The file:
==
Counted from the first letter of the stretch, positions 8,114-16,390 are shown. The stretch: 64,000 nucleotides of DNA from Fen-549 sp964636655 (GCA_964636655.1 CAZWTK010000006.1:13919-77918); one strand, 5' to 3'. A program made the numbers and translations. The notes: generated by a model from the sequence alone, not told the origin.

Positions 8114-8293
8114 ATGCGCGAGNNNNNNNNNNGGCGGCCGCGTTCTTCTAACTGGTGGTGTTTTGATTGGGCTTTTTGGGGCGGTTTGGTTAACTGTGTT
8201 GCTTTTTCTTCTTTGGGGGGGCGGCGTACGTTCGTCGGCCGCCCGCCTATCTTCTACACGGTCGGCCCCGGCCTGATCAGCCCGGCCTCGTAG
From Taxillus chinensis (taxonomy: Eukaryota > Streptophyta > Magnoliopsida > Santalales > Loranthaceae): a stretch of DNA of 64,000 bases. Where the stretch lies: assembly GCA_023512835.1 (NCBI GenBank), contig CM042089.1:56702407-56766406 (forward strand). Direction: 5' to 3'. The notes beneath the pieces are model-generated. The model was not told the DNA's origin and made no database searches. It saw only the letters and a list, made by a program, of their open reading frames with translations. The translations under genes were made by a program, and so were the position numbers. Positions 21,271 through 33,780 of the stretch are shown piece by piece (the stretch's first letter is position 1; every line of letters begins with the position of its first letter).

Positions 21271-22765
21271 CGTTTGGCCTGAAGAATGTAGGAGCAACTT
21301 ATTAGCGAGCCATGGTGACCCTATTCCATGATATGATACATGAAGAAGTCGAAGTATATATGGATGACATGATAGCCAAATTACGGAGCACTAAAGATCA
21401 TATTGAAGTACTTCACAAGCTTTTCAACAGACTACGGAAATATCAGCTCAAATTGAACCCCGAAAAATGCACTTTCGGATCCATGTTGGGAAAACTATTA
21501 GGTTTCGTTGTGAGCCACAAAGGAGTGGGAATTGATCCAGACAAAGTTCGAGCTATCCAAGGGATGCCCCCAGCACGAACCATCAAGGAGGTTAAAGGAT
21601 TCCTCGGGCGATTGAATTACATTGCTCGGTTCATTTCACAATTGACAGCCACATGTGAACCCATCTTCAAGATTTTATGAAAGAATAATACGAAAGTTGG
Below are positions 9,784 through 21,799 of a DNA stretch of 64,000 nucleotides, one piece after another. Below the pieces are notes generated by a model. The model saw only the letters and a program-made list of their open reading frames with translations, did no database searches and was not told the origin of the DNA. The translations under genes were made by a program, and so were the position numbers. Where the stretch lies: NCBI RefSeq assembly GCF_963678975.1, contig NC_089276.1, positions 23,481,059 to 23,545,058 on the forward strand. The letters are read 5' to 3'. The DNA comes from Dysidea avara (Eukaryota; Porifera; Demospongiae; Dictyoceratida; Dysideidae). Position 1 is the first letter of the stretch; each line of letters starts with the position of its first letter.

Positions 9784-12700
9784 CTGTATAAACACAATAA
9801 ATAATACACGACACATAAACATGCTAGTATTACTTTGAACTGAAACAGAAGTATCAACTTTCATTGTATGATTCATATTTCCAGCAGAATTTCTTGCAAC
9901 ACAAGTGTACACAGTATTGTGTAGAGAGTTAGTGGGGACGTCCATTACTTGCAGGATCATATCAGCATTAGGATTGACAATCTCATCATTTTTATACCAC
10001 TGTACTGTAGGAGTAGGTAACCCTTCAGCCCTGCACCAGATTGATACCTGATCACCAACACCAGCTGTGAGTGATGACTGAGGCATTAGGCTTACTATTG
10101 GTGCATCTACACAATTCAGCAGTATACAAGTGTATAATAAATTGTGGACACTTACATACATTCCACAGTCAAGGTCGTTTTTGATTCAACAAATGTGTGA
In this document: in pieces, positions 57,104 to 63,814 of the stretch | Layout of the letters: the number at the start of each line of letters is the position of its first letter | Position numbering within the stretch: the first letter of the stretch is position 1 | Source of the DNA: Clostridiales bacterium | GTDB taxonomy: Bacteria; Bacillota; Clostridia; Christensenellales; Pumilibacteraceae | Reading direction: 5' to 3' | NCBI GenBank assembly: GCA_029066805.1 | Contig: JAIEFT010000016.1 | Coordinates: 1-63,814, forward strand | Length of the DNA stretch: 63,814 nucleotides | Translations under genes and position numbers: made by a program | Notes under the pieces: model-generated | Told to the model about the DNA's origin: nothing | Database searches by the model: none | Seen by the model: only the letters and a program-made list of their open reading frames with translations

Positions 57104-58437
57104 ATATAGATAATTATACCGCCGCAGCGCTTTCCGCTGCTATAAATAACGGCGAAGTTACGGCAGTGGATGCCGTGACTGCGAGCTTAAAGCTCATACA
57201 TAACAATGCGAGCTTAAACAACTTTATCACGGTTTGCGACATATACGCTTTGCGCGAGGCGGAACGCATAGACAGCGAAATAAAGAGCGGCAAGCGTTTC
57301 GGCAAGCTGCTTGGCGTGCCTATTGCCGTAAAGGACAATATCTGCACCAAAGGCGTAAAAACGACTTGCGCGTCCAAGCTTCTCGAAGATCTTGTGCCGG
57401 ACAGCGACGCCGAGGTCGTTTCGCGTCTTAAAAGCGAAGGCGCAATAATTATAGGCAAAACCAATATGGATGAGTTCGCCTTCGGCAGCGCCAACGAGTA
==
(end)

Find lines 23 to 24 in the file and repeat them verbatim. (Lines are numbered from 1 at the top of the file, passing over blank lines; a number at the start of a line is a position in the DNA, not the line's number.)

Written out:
57301 GGCAAGCTGCTTGGCGTGCCTATTGCCGTAAAGGACAATATCTGCACCAAAGGCGTAAAAACGACTTGCGCGTCCAAGCTTCTCGAAGATCTTGTGCCGG
57401 ACAGCGACGCCGAGGTCGTTTCGCGTCTTAAAAGCGAAGGCGCAATAATTATAGGCAAAACCAATATGGATGAGTTCGCCTTCGGCAGCGCCAACGAGTA